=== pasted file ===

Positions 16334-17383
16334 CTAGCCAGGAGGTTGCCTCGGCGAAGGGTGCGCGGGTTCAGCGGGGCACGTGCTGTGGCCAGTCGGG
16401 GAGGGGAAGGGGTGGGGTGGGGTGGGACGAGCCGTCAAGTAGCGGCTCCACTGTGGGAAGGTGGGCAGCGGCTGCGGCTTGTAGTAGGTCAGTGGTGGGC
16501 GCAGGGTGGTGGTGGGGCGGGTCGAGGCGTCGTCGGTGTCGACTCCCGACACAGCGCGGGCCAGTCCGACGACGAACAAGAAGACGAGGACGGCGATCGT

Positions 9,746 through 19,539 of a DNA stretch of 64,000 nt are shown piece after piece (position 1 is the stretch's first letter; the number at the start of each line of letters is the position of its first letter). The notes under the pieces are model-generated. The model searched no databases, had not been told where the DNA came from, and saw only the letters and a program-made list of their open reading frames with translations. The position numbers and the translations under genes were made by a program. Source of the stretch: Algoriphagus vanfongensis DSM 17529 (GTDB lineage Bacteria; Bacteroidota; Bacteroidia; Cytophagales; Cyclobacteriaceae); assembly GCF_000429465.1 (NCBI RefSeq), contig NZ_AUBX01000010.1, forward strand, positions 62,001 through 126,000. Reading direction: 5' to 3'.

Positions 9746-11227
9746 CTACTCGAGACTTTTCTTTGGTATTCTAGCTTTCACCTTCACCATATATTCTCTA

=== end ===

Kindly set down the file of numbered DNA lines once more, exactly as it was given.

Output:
Positions 16334-17383
16334 CTAGCCAGGAGGTTGCCTCGGCGAAGGGTGCGCGGGTTCAGCGGGGCACGTGCTGTGGCCAGTCGGG
16401 GAGGGGAAGGGGTGGGGTGGGGTGGGACGAGCCGTCAAGTAGCGGCTCCACTGTGGGAAGGTGGGCAGCGGCTGCGGCTTGTAGTAGGTCAGTGGTGGGC
16501 GCAGGGTGGTGGTGGGGCGGGTCGAGGCGTCGTCGGTGTCGACTCCCGACACAGCGCGGGCCAGTCCGACGACGAACAAGAAGACGAGGACGGCGATCGT

Positions 9,746 through 19,539 of a DNA stretch of 64,000 nt are shown piece after piece (position 1 is the stretch's first letter; the number at the start of each line of letters is the position of its first letter). The notes under the pieces are model-generated. The model searched no databases, had not been told where the DNA came from, and saw only the letters and a program-made list of their open reading frames with translations. The position numbers and the translations under genes were made by a program. Source of the stretch: Algoriphagus vanfongensis DSM 17529 (GTDB lineage Bacteria; Bacteroidota; Bacteroidia; Cytophagales; Cyclobacteriaceae); assembly GCF_000429465.1 (NCBI RefSeq), contig NZ_AUBX01000010.1, forward strand, positions 62,001 through 126,000. Reading direction: 5' to 3'.

Positions 9746-11227
9746 CTACTCGAGACTTTTCTTTGGTATTCTAGCTTTCACCTTCACCATATATTCTCTA